Saturday 18 November marked the start of World AMR Awareness Week 2023.
Microbiology laboratories at Awanui continue to have important role in detecting antimicrobial resistance and promoting diagnostic stewardship interventions to optimise the use of antimicrobials across Aotearoa New Zealand.
World AMR Awareness Week was launched by the World Health Organisation in 2016 to raise awareness and better understanding of the threat from Antimicrobial Resistance (AMR) to humans, animals, plants, food and our ecosystems.
Antimicrobial resistance (AMR) occurs when bacteria, viruses, fungi and parasites undergo genetic changes which render them resistant to particular antimicrobials. As a result, these agents become ineffective, making even mild infections potentially very difficult or impossible to treat. The rise in AMR across the world is a significant risk to the future of modern healthcare, and AMR continues to increase at an alarming rate, year on year.
The theme for this year is ‘Preventing Antimicrobial Resistance Together’ recognising the need for collaboration between organisations, companies, government agencies and sectors to reduce the emergence and spread of drug-resistant infections.
What are we doing at Awanui?
The work our microbiology laboratories and scientists are doing is crucial to maintaining the effectiveness of antibiotics and treatments, preventing the spread of diseases, and reducing the risk of antimicrobial resistance to our people and communities.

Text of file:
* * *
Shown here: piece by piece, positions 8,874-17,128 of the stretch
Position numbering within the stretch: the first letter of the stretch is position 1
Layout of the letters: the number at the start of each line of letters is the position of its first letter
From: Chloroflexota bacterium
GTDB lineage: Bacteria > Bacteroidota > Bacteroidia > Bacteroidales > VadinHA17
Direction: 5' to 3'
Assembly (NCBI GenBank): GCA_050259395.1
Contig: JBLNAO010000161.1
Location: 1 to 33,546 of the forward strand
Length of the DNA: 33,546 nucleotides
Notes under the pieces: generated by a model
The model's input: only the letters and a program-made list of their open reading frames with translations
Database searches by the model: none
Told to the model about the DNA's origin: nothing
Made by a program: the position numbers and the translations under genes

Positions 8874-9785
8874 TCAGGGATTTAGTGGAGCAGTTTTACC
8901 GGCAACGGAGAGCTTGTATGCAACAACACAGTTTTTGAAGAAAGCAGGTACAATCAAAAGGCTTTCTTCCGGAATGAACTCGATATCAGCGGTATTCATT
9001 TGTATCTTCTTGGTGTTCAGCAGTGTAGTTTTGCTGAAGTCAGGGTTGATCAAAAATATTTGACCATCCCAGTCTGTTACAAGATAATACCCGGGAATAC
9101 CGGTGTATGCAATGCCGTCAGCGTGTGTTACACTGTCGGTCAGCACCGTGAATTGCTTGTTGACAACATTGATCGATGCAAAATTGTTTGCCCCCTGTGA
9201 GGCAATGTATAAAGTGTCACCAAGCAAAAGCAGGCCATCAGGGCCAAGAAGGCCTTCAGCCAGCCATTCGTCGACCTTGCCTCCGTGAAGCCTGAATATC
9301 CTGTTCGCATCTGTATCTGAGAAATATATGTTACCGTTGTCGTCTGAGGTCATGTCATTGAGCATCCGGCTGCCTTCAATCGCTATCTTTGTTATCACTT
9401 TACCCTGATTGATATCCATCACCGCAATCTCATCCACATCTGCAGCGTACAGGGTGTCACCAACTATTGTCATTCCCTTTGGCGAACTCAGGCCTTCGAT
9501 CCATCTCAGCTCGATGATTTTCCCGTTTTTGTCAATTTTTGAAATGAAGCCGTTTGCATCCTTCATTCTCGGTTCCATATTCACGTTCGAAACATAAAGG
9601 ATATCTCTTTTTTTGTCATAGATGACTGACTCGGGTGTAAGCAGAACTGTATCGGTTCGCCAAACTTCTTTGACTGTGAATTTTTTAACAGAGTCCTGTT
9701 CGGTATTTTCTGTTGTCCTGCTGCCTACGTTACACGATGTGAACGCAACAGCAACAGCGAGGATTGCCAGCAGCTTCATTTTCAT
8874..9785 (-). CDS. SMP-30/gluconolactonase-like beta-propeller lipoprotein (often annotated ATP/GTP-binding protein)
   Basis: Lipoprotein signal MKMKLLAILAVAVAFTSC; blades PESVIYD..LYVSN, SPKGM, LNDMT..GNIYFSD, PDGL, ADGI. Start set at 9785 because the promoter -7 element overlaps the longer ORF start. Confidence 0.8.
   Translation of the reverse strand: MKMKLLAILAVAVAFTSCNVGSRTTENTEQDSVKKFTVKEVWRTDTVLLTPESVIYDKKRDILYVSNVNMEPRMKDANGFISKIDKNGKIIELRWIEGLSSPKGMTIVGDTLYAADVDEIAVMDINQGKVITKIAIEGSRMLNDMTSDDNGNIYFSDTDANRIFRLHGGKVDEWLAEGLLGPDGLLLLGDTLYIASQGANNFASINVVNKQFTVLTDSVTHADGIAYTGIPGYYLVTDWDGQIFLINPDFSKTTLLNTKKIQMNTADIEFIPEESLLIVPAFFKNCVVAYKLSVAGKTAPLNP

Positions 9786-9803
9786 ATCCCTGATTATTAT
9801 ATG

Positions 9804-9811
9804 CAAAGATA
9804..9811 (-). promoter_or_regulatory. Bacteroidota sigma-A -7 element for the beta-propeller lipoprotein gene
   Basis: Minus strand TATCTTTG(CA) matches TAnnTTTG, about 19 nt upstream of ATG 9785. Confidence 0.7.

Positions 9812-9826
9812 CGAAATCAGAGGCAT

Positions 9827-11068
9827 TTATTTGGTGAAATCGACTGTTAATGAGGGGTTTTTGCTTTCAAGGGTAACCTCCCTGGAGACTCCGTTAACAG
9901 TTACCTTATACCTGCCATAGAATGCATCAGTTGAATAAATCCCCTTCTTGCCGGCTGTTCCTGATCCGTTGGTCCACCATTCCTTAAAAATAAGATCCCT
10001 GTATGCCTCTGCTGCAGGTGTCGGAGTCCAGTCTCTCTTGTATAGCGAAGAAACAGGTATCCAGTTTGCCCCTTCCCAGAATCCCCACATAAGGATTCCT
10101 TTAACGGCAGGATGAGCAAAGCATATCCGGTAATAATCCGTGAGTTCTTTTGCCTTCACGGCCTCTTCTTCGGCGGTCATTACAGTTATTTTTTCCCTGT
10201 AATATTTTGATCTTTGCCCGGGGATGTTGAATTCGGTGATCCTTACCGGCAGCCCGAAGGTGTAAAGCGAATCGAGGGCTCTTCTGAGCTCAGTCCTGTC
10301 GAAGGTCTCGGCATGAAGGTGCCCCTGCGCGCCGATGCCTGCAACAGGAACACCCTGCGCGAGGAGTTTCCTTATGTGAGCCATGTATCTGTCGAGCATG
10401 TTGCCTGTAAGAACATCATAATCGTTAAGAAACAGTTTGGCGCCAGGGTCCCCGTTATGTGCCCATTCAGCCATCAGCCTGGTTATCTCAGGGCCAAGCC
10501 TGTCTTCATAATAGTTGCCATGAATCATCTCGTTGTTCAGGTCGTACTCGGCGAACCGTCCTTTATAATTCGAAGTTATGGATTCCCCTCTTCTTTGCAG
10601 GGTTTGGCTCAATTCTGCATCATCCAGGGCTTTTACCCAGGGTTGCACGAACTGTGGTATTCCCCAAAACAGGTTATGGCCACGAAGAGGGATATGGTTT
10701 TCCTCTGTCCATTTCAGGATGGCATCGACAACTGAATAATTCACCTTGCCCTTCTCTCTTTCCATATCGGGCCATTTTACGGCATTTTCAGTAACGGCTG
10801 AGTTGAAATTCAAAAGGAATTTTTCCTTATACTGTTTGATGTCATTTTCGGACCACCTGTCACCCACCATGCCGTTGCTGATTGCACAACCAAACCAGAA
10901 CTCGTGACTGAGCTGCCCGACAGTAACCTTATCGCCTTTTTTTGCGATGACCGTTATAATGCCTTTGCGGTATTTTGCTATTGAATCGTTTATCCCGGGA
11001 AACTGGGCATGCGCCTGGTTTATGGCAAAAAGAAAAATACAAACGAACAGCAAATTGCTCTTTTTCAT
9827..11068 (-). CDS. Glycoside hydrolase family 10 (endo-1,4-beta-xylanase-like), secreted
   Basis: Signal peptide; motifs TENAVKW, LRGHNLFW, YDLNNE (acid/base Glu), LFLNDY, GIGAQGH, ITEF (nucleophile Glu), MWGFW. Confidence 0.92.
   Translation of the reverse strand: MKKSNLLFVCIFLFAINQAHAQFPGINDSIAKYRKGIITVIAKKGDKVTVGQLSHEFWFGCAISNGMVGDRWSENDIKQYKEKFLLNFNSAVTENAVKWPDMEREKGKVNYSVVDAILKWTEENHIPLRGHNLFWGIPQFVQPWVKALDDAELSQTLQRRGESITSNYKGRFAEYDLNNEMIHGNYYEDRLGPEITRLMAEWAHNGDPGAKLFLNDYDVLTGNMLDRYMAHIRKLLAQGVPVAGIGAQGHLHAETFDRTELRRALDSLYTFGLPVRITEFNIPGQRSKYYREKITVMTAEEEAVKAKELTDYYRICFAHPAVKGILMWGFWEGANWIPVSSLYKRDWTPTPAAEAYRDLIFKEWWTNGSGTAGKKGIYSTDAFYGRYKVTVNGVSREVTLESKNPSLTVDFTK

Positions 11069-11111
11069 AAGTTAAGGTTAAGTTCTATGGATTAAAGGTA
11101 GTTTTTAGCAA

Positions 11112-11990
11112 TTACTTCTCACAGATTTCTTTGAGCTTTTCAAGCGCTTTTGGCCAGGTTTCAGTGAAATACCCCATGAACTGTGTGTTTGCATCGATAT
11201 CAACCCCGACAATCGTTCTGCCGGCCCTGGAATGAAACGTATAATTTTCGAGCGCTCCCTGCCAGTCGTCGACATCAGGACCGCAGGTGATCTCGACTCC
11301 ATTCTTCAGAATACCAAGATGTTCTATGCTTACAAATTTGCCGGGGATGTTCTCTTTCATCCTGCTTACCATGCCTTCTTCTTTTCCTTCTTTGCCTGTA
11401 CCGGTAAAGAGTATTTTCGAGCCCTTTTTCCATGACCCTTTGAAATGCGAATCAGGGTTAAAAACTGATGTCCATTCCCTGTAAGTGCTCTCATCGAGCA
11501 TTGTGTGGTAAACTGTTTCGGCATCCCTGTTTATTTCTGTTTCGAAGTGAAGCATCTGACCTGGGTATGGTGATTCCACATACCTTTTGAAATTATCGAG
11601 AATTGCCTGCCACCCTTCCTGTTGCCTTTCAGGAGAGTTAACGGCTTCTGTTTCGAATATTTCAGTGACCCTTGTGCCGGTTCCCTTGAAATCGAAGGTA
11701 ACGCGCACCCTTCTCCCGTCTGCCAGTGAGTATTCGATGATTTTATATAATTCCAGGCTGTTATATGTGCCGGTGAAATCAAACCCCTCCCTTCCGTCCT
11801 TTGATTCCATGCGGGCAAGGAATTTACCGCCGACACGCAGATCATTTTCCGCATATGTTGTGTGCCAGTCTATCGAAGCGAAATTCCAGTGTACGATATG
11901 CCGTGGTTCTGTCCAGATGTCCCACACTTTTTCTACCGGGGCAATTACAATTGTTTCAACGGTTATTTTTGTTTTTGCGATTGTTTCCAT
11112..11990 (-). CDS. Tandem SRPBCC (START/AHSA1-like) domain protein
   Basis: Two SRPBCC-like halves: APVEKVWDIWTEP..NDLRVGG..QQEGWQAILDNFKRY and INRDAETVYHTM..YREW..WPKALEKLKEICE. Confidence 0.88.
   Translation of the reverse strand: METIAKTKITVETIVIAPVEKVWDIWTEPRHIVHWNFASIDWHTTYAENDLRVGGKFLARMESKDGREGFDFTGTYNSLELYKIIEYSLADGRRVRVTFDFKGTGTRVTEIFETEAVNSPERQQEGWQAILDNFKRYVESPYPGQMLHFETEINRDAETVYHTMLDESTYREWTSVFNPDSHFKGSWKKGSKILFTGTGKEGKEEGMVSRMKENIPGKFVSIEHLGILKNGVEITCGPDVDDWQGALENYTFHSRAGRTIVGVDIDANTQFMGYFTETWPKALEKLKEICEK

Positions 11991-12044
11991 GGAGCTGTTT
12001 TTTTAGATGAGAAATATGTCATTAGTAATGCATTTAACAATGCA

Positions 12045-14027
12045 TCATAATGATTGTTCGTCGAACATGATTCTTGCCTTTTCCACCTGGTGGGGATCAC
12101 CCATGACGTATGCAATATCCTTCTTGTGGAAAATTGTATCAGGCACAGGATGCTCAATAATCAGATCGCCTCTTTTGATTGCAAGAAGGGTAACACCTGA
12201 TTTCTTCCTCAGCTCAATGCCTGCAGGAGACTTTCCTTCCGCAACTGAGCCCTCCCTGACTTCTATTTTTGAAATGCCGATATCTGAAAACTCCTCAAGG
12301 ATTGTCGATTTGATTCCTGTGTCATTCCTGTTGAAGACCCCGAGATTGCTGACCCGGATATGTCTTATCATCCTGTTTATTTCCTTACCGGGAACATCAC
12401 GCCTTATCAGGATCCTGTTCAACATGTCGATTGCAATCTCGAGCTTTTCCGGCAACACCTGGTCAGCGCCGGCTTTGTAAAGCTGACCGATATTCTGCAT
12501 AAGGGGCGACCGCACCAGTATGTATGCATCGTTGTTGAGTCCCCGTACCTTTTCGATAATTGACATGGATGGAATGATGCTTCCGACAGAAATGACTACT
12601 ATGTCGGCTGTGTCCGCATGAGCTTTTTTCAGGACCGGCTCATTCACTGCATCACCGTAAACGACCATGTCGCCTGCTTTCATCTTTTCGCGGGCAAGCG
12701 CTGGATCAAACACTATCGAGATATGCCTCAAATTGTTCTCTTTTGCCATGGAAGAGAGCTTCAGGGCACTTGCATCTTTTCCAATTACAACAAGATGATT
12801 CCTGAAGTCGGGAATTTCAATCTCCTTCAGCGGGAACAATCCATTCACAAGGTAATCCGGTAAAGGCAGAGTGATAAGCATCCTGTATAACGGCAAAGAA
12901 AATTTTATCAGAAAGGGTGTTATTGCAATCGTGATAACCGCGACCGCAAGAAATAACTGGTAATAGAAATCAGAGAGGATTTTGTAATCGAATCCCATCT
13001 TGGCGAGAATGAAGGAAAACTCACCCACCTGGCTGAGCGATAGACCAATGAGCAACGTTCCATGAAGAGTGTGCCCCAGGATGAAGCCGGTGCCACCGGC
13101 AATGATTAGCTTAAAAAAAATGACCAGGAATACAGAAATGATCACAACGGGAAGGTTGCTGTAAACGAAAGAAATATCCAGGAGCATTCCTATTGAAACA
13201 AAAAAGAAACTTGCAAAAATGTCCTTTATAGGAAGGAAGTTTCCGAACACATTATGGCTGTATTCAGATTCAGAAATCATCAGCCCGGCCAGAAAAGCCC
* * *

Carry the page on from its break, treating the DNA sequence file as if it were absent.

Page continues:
Our microbiology laboratories work hard every day to identify AMR and our use of diagnostic stewardship supports antimicrobial stewardship efforts across the motu. Antimicrobial stewardship aims to ensure that the right antimicrobial is given to the right patient, at the right dose, at the right time and for the right reason.
What can you do to help prevent AMR?
Overuse of antimicrobials is a key driver of AMR – the more which are used, the greater the risk. Avoiding the use of antibiotics unless really needed is a key principle so always seek advice before starting an antimicrobial and never keep any leftover antimicrobials at home for later use.
Make sure you stay up to date with vaccinations and take simple steps to avoid infections, such as regular hand hygiene and safe food handling practices when preparing or serving kai.
And stay safe if travelling overseas, where the risks of AMR may be great, by making sure travel vaccinations are up to date and only eating and drinking from safe food and water sources.